Baghdad — Hundreds of Iraqis went out to the streets of Baghdad to protest the increased targeted killings of prominent activists and journalists, killing one in a clash between security forces and protesters, leaving more than 12 I was injured. Violence broke out near Tahrir Square in the evening after mostly peaceful demonstrations. According to
Baghdad — Hundreds of Iraqis went out to the streets of Baghdad to protest the increased targeted killings of prominent activists and journalists, killing one in a clash between security forces and protesters, leaving more than 12 I was injured.
Violence broke out near Tahrir Square in the evening after mostly peaceful demonstrations. According to witnesses and Iraqi security forces, Iraqi security forces fired tear gas and live rounds to disperse the crowd, and demonstrators threw stones at the riot police.
Security officials and a semi-official High Commissioner for Human Rights said one protester was shot dead in the hospital and more than 12 were injured.
Security officials spoke on condition of regulatory anonymity.
The shooting began after security forces first used tear gas to disperse the crowd. According to an Associated Press videographer on the scene, the demonstrators responded by throwing stones and sometimes bricks at the police.
Previously, demonstrators gathered in the square under tight security, including protesters from southern states, including Dhi Qar and Karbala. Over the last few weeks, tensions have increased over more and more frequent targeted killings.
“Today’s protests arose because the weak government failed to keep its promise to bring the murderers to trial,” said activist Kamal Javan at Tahrir Square.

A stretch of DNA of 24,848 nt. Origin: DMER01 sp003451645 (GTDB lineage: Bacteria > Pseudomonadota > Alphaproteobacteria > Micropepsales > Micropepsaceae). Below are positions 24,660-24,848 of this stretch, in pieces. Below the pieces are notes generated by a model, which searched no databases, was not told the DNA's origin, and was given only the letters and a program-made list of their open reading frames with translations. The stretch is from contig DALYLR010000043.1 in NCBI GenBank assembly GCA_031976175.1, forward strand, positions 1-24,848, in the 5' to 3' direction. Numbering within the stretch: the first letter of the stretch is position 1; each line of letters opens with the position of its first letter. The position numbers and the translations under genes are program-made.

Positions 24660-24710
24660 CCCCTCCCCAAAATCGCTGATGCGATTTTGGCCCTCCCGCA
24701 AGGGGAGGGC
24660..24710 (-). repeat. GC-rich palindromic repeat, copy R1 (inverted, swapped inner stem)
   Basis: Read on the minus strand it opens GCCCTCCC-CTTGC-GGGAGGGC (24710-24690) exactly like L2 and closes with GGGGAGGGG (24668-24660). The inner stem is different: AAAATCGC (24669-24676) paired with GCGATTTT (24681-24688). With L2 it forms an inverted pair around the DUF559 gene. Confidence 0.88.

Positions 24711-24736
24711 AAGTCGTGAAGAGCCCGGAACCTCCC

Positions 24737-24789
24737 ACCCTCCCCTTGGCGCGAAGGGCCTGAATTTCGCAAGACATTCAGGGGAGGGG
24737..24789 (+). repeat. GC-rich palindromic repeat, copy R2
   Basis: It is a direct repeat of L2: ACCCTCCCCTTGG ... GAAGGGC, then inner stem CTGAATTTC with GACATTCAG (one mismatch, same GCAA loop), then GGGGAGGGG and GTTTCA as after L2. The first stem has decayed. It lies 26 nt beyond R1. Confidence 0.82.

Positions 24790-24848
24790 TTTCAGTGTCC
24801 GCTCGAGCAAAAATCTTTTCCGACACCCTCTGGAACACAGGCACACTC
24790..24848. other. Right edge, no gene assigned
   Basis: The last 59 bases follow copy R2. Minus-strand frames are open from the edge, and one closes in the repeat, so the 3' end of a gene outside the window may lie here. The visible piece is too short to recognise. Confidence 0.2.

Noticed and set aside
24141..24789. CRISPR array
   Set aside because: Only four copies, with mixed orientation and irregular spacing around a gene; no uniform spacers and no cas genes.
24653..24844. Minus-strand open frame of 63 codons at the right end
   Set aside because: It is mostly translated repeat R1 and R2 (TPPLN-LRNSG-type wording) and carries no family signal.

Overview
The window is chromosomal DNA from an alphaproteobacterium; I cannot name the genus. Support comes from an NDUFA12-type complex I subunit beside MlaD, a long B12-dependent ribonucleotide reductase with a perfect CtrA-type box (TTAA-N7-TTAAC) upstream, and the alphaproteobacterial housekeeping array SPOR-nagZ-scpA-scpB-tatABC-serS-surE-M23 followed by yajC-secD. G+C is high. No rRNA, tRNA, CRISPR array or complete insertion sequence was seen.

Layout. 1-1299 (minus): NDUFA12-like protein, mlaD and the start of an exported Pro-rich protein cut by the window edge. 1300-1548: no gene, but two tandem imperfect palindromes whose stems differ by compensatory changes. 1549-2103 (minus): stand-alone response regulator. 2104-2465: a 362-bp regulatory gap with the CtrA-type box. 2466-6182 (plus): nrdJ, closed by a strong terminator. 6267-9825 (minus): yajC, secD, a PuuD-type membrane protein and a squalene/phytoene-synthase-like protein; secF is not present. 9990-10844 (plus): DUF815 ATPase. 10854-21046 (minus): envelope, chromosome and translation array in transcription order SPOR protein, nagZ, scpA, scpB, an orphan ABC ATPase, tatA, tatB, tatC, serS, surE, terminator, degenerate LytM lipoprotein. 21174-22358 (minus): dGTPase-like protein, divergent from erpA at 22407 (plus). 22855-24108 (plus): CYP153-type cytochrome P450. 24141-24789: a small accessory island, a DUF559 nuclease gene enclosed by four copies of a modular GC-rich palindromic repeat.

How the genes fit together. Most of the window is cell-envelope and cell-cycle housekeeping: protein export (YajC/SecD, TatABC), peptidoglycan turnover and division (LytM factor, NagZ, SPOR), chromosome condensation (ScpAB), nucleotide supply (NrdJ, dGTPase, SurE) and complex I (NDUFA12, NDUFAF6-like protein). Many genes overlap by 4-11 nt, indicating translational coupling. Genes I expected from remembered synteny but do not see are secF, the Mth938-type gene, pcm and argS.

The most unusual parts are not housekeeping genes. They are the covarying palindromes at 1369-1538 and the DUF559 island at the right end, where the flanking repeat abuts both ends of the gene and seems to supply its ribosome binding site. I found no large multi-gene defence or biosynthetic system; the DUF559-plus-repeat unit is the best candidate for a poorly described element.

Among the three targeted killings this month alone, many waved the Iraqi flag and hung up a portrait of prominent activist Ehab Wazni, who was assassinated in Karbala. Protesters gave the government two weeks to hold his murderer accountable.
“The government didn’t deliver, we had to march,” said Javan.
The Office of the High Commissioner for Human Rights reported that nearly 35 activists have been killed in Iraq since the anti-government protests swept Iraq in October 2019.
Last year alone, 15 Iraqis were killed and there were 30 attempted killings recorded by the Commission, spokesman Alial-Bayati said.
Protesters have expressed resentment that Iraqi authorities have not nominated perpetrators, despite launching several investigations into the killings. They widely believe that the murderers are associated with Iran-backed militia groups, and the government is powerless and does not want to identify them.
“The immunity comes from the failure of the state agency to explain the perpetrators,” said Albayati. “This gives them a green light to continue.”
Many expect the killings to continue as Iraq plans an early election in October, which was a major demand of rebels.
Currently, some of the same protesters are calling for the election to be canceled due to the increased death toll from targeted killings, saying they do not believe in the current system.
“If we have the opportunity to participate in fair and safe elections, we will not delay the elections,” said Jaban. “Unless there is a positive change, boycott the election.”
A recent Human Rights Watch report raised concerns that without justice, killings could prevent Iraqis from participating in elections.
“If authorities cannot take urgent steps to prevent these extrajudicial killings, the apparent horror climate they have created calls for change to participate in the next parliamentary elections. It will severely limit a person’s abilities, “Wille wrote senior researcher Belkis.
Prior to Tuesday’s protest, strong security deployments were seen in central Baghdad.
Iraqi security forces arrested four “intruders” near Tahrir Square in the morning, according to an Iraqi military statement. Individuals reportedly carried weapons and attempted to incite violence.
In October 2019, tens of thousands of protesters, most of whom Iraqi youth, went out to the streets to blame corruption, poor service and unemployment. The demonstrators camped at Tahrir Square for months.
However, the movement had declined by February last year due to the violent government response and the coronavirus pandemic. More than 500 people were killed as security forces used live ammunition and tear canisters to disperse the crowd.
Although protests have declined, targeted assassinations against civil society groups and candid activists continue to create a climate of horror. Many activists left Baghdad to evacuate to Kurdish-controlled northern areas or seek asylum in Turkey.
Contributed by the Associated Press writer Murtada Faraj in Baghdad.